Workers on the fuelling machine at Hunterston B.
EDF to Restart Nuclear Reactor at Hunterston B
EDF has received approval to start generating low carbon power again from one of the reactors at the Hunterston B power station in Ayrshire, Scotland.
The development follows a two-year inspection and investment programme to prove the station can respond safely to a range of earthquake scenarios, and is subject to an additional inspection in Spring 2021 and regulatory approval for a final 6 months of operation.
Hunterston B started generating low carbon electricity in 1976. In 2012 EDF extended the generating life of the station out to March 2023, with a +/- 2 years proviso. Once it stops generating power, EDF will take on the next task of defuelling the station - the first stage of the nuclear decommissioning process. Preparations for defuelling have been underway for a long time and, once started, the process is expected to take a few years to complete. Defuelling will involve continued use of EDF’s uniquely experienced teams, and specialist supply chain companies, thereby helping sustain an important source of local jobs in Ayrshire and the surrounding economy.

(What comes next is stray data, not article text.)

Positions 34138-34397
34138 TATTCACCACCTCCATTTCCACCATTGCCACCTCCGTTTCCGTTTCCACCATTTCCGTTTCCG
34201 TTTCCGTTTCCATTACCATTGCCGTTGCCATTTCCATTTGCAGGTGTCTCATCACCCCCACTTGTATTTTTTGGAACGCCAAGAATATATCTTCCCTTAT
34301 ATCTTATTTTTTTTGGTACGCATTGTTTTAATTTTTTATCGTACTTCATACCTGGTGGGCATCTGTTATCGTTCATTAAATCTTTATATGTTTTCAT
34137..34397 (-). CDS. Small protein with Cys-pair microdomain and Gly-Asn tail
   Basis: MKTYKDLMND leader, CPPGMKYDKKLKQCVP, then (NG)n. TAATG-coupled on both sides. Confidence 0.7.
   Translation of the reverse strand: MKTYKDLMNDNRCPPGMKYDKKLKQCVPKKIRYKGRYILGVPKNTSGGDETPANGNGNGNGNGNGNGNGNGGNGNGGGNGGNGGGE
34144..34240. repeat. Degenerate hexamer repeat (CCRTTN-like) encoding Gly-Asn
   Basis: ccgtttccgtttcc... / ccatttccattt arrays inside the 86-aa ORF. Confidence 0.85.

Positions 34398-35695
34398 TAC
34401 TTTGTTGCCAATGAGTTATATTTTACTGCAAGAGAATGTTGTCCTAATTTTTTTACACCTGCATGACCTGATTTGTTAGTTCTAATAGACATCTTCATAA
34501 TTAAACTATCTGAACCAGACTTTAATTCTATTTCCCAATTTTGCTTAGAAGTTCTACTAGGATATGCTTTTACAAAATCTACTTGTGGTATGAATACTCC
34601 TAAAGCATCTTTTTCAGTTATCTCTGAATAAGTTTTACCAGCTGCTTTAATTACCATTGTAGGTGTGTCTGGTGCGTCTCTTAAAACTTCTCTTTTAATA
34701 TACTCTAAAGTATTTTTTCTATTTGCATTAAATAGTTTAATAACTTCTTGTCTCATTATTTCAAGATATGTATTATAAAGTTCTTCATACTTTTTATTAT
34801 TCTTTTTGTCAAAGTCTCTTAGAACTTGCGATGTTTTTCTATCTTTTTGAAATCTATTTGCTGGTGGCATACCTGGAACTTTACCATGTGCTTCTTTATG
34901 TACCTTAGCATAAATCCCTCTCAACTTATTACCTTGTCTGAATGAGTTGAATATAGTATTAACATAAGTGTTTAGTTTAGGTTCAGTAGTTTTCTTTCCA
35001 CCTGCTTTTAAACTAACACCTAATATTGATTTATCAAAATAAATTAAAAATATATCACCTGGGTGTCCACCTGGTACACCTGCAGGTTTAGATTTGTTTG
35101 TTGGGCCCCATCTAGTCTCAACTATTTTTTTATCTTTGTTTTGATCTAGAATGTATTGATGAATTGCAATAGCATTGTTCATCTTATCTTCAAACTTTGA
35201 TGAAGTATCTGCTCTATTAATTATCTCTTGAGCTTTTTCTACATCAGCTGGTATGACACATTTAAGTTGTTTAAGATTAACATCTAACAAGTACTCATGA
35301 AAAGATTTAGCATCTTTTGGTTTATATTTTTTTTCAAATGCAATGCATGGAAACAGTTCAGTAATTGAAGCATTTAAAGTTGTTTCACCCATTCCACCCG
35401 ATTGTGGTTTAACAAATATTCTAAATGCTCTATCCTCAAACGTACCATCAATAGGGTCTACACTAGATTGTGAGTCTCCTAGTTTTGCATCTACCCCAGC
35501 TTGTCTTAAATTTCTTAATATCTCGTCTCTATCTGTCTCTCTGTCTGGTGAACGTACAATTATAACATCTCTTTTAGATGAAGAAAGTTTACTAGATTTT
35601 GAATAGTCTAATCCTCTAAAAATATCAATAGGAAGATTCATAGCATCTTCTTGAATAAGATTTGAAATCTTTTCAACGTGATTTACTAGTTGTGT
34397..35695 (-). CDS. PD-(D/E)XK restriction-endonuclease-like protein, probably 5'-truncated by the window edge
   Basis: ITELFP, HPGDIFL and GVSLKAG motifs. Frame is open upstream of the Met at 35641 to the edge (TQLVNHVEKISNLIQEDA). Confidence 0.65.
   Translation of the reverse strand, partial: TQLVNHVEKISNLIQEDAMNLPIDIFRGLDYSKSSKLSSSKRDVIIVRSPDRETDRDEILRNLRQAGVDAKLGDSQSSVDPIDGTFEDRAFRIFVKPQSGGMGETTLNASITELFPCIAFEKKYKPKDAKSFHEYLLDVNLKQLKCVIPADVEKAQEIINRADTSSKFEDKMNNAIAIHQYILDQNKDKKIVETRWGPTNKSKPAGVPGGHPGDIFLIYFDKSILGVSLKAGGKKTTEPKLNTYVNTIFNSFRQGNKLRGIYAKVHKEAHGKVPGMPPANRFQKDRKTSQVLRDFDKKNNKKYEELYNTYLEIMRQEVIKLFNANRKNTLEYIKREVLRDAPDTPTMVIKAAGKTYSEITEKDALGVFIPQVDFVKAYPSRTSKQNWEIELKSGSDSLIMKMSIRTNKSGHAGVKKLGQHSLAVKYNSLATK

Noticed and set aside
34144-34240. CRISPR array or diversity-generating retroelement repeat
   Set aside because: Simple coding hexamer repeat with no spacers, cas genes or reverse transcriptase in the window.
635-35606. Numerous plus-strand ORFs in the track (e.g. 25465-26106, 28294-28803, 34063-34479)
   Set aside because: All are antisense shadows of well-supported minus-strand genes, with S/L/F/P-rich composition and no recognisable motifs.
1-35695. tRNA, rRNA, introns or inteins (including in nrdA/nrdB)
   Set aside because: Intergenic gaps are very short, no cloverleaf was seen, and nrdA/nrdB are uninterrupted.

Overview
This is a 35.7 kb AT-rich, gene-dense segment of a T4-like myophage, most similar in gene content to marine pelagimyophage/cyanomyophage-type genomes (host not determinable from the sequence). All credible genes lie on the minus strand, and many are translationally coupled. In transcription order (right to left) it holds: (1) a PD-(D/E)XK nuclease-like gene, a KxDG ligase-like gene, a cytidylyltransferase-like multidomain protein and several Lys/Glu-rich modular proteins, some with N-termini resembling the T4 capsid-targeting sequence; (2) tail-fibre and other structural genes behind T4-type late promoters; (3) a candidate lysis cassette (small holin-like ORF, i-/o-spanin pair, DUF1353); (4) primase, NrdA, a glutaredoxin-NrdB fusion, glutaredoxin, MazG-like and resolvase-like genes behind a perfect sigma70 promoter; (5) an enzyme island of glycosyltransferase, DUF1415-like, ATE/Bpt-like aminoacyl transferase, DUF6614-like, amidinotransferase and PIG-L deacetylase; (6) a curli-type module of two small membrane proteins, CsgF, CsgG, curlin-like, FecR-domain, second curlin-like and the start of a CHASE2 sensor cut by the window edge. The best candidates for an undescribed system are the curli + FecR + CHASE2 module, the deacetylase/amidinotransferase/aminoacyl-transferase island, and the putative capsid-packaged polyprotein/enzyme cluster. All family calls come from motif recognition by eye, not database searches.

Matt Sykes, Managing Director for EDF’s Generation business, says: "Hunterston B has quietly delivered a major contribution to the UK for more than 40 years. It has far exceeded its original remit and, over its lifetime, gone on to safely produce enough low carbon energy to power the whole of Scotland for 8 years."
"We didn’t know back in the 1960s, when these plants were designed, just how important low carbon energy would become. We owe all those that designed, built, commissioned and still operate the station a huge debt of gratitude. Our focus is on continuing to safely deliver the last period of power generation and then transition the station into decommissioning."
Simone Rossi, EDF UK CEO, adds: "I am extremely proud of all those who have run Hunterston B for more than 40 years. Today’s announcement underlines the urgent need for investment in new, low carbon nuclear power to help Britain achieve net zero and secure the future for its nuclear industry, supply chain and workers."
EDF is building European pressurised water reactors (EPRs) at Hinkley Point C and developing plans for a replica plant at Sizewell C. It also has a minority stake in the Bradwell B project.